Carrie McAiney

Dr. Carrie McAiney — a School of Public Health Sciences professor and Schlegel Research Chair in Dementia — received $435,492 funding from The Public Health Agency of Canada (PHAC) for a project called Forward with Dementia.

“The Forward with Dementia initiative is expanding across Canada by adapting resources, developing website content, and designing and implementing campaign strategies to address stigma within diverse cultural and linguistic groups, specifically Chinese, South Asian and Italian communities,” McAiney said.

As co-principal investigator on the Cultural Adaptation of MINT Memory Clinics project with Dr. Linda Lee, Dr. McAiney’s team received another $831, 810 in funding to adapt training and resources to meet the needs of several diverse populations across the country.

PHAC is an organization of Health Canada. Its activities focus on preventing disease and injuries, responding to public health threats, promoting good physical and mental health and providing information to support informed decision making.

Laura Middleton

In addition, Dr. Laura Middleton, a researcher in Kinesiology and Health Sciences and Schlegel Research Chair in Dementia and Active Living, received a grant of more than $979,000 over four years for a project called Dementia Lifestyle Intervention for Getting Healthy Together (DELIGHT). Middleton leads the project alongside Kinesiology professor Dr. Heather Keller and McAiney.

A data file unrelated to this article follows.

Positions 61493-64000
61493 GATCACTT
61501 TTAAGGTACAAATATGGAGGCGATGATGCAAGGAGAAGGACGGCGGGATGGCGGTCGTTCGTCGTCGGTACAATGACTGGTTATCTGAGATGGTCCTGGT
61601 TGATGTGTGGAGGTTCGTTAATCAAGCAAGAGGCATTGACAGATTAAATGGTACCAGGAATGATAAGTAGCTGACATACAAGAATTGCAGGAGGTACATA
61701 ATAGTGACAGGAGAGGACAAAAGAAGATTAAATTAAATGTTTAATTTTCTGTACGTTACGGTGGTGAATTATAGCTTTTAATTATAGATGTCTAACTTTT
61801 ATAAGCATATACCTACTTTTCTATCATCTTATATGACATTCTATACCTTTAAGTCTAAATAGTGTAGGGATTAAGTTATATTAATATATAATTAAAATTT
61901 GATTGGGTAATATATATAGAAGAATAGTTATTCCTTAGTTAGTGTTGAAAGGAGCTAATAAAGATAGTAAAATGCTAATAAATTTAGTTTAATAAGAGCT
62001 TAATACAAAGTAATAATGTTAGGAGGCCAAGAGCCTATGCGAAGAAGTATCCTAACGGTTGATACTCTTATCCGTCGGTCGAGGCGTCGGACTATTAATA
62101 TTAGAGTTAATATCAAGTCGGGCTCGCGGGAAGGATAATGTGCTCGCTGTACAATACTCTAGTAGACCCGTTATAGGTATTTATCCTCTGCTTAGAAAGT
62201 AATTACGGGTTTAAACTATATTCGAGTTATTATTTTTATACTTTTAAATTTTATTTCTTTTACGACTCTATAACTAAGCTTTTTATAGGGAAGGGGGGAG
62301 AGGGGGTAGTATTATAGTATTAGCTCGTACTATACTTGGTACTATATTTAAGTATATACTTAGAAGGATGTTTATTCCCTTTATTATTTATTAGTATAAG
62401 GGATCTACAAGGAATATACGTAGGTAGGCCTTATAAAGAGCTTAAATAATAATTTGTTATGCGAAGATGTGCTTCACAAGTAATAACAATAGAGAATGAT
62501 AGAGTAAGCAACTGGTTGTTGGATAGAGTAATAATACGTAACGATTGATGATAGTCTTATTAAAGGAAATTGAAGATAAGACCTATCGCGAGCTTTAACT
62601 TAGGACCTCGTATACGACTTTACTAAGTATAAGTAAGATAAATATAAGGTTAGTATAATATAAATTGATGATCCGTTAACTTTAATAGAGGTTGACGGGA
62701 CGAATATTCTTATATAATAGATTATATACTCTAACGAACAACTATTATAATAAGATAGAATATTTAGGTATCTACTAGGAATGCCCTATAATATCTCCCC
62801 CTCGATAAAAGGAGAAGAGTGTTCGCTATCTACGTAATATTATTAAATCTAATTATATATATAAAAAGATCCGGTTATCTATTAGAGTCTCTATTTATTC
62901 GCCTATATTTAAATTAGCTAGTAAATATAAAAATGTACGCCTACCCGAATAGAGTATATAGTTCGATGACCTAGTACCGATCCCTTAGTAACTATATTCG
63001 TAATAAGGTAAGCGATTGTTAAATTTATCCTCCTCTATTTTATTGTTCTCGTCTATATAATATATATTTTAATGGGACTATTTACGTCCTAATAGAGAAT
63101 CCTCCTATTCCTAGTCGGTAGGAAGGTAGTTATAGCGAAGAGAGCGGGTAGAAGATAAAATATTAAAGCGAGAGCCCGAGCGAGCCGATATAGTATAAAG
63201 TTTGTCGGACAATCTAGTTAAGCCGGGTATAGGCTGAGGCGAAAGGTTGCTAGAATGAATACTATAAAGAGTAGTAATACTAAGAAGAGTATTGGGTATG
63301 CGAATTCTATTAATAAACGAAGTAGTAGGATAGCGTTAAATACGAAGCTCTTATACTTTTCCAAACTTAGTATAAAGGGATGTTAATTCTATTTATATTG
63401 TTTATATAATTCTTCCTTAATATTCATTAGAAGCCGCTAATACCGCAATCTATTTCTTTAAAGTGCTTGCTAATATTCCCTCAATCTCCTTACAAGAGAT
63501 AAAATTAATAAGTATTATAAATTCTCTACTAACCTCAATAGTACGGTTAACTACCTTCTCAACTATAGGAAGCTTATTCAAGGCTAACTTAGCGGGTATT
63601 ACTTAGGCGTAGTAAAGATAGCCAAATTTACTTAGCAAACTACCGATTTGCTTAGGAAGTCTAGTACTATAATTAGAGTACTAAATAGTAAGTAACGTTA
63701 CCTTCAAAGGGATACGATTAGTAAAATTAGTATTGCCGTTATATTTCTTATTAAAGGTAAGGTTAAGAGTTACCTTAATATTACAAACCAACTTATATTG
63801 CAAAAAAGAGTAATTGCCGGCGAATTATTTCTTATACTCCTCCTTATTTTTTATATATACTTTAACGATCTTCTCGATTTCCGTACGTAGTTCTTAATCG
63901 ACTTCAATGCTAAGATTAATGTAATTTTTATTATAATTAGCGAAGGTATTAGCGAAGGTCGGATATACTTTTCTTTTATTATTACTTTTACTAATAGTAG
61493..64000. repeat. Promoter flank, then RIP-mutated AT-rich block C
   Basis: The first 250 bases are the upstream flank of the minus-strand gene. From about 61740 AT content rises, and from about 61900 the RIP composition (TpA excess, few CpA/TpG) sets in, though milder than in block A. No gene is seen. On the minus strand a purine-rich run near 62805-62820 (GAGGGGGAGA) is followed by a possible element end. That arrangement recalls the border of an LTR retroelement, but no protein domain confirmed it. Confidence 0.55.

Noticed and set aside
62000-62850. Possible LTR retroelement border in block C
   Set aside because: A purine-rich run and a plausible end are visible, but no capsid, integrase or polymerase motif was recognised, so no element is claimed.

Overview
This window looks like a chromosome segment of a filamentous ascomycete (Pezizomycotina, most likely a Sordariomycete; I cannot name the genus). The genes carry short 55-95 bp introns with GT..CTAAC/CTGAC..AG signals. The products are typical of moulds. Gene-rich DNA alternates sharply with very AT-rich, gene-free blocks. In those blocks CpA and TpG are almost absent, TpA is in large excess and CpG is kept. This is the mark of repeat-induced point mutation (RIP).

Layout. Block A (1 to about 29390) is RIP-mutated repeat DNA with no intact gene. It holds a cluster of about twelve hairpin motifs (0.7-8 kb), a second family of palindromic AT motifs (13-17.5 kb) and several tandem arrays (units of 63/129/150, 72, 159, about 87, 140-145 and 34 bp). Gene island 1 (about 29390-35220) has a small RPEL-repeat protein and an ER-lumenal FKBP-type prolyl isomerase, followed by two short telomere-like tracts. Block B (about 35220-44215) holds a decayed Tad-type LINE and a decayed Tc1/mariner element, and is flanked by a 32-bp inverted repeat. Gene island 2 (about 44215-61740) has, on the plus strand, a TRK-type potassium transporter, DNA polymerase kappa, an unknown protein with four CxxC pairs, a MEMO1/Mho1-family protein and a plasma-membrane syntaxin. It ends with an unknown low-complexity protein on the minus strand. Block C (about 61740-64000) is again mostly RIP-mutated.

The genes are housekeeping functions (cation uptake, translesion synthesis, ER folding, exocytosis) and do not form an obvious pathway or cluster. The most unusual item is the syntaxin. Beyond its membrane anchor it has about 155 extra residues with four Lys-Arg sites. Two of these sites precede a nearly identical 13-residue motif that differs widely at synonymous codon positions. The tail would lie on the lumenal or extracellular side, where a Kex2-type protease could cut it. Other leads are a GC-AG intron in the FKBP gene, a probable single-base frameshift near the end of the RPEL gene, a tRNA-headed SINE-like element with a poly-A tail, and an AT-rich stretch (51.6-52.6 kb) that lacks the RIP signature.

Middleton describes the DELIGHT program as an eight-week multi-component healthy lifestyle program for people living with dementia and their care partners. It includes exercise and shared learning on health-related topics such as healthy eating, social engagement, sleep quality, mental well-being and physical activity.

The project will build on promising results from previous pilots, adapting DELIGHT to new contexts by working with diverse organizations and audiences so that it can be implemented in community centres, rural communities and cultural centres that service the Cantonese- and Mandarin-speaking communities.

“DELIGHT was co-designed with people living with dementia, care partners, health-care professionals and community service providers to improve the health, function and well-being of people living with dementia and their families,” said Middleton. “This grant will allow us to adapt and implement the DELIGHT program for different communities – evaluating and spreading the impact of this program.”